- Market research: This is something many logo designers skip. With thousands of companies growing rapidly, branding and rebranding are no more a one-time task. Consequently, brands expect logo designers to create something unique – given that logo is the first symbol of brand identity. However, to ensure that your logo stands out, it is crucial to conduct market research to understand what your client’s competitors are bringing to the table, and how to outshine the same.
Section 4: To Conclude
With a little extra effort in the beginning and a little more to form a habit of sketching before designing a logo, you will adapt sketching mockups, and experience its benefits soon. All in all, while the above-mentioned approaches are something I live by as a designer, I make sure to bring my own touch to each design as well. Similarly, while I strongly believe that sketching is an essential and unavoidable part of logo designing, I suggest creating your own design process, explore it all, and then land on what works the best for you.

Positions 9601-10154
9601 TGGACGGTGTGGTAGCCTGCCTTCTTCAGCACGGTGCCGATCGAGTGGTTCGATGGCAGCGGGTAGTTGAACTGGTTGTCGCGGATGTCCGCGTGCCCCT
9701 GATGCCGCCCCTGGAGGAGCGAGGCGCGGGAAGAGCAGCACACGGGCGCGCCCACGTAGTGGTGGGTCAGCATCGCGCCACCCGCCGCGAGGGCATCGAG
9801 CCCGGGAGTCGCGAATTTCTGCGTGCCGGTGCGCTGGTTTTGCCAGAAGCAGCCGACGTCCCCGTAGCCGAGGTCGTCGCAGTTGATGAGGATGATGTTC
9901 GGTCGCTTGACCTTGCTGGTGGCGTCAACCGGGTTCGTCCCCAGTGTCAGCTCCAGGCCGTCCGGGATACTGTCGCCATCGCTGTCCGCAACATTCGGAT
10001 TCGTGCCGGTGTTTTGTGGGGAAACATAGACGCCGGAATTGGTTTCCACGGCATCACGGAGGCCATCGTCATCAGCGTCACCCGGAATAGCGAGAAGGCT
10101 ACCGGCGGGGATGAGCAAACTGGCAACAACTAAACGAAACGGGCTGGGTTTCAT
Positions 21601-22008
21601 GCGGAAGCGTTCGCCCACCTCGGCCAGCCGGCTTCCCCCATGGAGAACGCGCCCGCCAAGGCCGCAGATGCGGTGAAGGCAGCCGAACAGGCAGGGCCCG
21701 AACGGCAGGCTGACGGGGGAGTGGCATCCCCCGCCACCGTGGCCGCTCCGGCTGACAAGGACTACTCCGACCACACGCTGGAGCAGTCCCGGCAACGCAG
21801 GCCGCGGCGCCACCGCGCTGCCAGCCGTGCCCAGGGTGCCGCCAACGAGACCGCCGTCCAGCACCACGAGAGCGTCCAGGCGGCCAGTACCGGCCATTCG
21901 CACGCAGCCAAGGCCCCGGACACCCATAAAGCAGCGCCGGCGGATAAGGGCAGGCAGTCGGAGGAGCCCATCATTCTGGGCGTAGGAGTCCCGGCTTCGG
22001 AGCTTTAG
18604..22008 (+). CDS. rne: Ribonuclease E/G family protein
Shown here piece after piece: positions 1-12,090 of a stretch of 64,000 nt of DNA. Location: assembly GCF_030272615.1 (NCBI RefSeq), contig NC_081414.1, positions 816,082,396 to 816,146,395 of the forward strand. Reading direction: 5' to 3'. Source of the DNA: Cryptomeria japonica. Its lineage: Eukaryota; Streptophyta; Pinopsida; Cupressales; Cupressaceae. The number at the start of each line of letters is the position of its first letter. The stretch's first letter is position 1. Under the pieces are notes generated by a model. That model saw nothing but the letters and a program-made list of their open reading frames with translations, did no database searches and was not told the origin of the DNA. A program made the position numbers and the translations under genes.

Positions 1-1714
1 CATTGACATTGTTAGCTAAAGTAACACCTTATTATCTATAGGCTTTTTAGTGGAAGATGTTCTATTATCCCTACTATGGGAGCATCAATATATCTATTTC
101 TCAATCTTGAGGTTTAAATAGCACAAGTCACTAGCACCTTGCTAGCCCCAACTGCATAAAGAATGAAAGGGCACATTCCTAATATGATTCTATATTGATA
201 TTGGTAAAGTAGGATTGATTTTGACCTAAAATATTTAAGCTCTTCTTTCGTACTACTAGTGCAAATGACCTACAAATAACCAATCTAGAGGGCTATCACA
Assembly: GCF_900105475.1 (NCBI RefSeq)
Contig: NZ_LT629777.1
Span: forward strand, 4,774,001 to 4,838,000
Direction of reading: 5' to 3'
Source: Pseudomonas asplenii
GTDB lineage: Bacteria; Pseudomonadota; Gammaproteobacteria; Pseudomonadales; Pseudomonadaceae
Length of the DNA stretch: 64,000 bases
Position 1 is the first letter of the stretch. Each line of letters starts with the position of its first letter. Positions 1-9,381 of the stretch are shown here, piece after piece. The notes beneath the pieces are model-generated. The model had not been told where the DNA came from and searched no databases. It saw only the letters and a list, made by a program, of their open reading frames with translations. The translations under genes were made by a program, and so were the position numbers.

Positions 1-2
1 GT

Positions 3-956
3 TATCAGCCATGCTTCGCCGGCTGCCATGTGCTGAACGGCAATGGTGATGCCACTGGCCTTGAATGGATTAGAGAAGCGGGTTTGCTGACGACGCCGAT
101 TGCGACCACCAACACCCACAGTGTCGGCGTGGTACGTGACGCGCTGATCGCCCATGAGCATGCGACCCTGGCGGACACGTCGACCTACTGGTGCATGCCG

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Article Contributor (s):
Author: Manas Chowdhury
Bio: A Digital Marketing enthusiast with a PG in Economics and specialization in Finance. I am an entrepreneur who is interested in stocks, bullions, and blockchain technology. While I run my startup, I also enjoy writing on a variety of topics. I am also involved in various activities contributing to the betterment of the environment and society as a philanthropist.